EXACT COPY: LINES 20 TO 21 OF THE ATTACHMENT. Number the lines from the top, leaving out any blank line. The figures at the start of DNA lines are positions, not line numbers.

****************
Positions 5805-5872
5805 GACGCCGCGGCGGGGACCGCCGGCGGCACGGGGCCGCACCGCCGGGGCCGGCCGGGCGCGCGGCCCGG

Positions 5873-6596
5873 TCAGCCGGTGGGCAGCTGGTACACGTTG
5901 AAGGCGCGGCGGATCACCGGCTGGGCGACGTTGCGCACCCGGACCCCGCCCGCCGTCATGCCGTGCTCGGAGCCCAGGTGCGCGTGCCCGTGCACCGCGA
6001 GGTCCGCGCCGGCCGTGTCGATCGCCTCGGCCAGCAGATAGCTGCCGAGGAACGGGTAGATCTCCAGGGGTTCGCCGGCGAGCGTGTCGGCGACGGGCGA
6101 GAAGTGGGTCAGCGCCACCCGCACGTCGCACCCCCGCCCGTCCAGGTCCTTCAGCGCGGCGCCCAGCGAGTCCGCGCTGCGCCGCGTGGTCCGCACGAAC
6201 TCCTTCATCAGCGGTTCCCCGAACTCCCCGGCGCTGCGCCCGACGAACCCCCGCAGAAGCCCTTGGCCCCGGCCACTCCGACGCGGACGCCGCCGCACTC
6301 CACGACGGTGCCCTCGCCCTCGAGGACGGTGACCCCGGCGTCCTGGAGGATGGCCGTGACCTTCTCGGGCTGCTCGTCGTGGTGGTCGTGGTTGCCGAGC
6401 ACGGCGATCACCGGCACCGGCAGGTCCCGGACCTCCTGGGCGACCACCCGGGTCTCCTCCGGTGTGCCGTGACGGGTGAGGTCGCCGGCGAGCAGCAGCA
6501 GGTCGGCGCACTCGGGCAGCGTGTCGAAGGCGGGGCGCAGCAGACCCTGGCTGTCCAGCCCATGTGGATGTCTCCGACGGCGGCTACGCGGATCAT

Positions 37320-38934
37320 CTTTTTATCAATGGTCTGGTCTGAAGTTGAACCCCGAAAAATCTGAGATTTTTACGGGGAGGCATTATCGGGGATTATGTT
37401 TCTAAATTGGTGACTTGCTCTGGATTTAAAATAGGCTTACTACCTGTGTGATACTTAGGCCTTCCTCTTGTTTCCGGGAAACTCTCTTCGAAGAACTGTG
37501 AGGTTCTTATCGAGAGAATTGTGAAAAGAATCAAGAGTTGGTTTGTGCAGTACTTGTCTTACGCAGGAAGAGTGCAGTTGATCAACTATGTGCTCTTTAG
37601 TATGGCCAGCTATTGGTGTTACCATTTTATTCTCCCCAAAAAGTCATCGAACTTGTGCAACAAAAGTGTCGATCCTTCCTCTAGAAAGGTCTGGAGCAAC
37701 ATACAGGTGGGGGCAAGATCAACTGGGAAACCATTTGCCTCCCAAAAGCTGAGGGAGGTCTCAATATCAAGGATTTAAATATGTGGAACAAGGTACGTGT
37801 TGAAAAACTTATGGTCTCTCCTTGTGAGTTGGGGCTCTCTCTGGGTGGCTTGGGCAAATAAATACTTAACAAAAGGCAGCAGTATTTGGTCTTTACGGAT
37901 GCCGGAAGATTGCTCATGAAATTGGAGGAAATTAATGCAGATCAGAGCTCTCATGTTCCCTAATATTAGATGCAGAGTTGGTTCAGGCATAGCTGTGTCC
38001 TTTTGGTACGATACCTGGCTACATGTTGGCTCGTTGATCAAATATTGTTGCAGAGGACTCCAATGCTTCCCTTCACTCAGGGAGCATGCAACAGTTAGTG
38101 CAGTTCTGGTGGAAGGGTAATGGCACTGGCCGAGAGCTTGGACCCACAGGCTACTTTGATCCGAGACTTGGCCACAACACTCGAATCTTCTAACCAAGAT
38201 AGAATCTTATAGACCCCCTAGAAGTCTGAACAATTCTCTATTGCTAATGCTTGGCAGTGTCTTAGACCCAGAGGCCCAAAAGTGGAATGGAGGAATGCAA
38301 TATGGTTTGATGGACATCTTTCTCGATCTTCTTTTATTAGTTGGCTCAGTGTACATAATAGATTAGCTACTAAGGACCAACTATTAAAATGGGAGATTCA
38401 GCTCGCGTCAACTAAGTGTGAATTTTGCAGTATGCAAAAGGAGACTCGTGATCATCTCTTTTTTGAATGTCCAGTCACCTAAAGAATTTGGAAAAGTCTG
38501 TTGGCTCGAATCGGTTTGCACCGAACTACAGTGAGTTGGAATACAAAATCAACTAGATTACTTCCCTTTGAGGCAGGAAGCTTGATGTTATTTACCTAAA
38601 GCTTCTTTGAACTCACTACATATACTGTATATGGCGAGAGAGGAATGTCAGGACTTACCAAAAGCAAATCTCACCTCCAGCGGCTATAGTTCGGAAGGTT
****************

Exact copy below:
38001 TTTTGGTACGATACCTGGCTACATGTTGGCTCGTTGATCAAATATTGTTGCAGAGGACTCCAATGCTTCCCTTCACTCAGGGAGCATGCAACAGTTAGTG
38101 CAGTTCTGGTGGAAGGGTAATGGCACTGGCCGAGAGCTTGGACCCACAGGCTACTTTGATCCGAGACTTGGCCACAACACTCGAATCTTCTAACCAAGAT